All: I've found in my own singing and when teaching lessons over the years, that this sort of exercise is very helpful for many voices, and especially those that have been habitually pushed. As an ardent young singer post-voice-change, I fell into the trap of wanting to make that 'big muscular' sound without knowing the right way to do it. It wasn't until 1975 or '76 that I ran across this particular approach to fixing the issue, which worked well for me personally and for the occasional over-enthused student dude.

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Interesting to hear Steven, for me it only was helpful on a really bad vocal day. I just couldn't get a centered curbing no matter how hard I tried and my teacher proposed the fry thing to me just as a way to find the right spot. It worked temporary but their really was no cure for my low energy level that day. I just had to get some sleep and get back on my schedule and bam, curbing worked fine 2 days after. :)

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I totally get it, fc. And many is the singer who thought that a favorite singer was singing a high note heavy and chesty, when it was a modified light note.

But definitely, the path to great highs is bridging earlier and lightening the weight of the air and compensating with vowel color and resonance.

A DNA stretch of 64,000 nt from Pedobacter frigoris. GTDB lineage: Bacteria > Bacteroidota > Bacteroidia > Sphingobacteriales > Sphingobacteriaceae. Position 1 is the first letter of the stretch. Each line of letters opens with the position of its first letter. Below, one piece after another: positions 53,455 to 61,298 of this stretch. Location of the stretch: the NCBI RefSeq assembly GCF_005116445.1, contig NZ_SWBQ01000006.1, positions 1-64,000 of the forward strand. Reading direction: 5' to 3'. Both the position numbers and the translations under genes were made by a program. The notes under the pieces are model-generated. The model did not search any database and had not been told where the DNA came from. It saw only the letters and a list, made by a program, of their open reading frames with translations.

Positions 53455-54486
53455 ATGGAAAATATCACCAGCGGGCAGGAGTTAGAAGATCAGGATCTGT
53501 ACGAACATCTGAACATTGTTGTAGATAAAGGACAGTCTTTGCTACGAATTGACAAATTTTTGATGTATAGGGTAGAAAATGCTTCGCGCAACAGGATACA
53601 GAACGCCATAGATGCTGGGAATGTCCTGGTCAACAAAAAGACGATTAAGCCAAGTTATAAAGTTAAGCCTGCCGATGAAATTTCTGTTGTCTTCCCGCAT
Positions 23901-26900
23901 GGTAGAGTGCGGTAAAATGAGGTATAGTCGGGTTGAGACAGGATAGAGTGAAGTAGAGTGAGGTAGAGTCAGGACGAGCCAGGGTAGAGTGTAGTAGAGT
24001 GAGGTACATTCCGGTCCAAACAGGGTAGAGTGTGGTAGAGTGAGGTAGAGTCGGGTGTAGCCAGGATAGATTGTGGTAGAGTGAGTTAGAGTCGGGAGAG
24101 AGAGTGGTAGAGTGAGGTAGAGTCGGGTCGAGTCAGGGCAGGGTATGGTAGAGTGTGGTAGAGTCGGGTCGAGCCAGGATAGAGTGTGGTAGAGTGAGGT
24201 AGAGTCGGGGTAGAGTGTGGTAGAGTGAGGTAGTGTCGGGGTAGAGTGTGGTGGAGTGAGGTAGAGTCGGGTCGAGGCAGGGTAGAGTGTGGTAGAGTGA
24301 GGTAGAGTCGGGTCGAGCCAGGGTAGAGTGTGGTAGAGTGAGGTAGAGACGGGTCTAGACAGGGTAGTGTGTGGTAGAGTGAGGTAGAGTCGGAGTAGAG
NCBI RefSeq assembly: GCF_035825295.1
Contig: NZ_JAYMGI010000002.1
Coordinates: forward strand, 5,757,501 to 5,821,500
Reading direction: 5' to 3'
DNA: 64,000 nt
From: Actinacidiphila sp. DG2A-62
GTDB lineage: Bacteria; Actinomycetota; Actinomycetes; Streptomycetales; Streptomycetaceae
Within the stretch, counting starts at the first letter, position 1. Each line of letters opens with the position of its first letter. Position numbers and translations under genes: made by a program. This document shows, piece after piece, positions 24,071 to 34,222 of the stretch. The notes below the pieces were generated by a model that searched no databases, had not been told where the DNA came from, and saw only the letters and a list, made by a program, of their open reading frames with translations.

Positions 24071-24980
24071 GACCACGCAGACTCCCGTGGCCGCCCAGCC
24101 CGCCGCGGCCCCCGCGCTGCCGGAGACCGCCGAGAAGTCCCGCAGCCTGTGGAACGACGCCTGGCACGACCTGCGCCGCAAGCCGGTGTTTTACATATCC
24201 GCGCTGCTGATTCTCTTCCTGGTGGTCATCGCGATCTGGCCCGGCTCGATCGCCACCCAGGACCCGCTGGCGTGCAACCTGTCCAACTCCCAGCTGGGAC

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I totally get it, fc. And many is the singer who thought that a favorite singer was singing a high note heavy and chesty, when it was a modified light note.

But definitely, the path to great highs is bridging earlier and lightening the weight of the air and compensating with vowel color and resonance.

ron, with all due respect buddy, bridging earlier...it's not for everyone. i agree with martin it can be delayed and you can bring some chest up...

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ron, with all due respect buddy, bridging earlier...it's not for everyone. i agree with martin it can be delayed and you can bring some chest up...

I agree with that, too, bob. In fact, I did just that, today. I should probably mention it in the accomplishment thread that you started.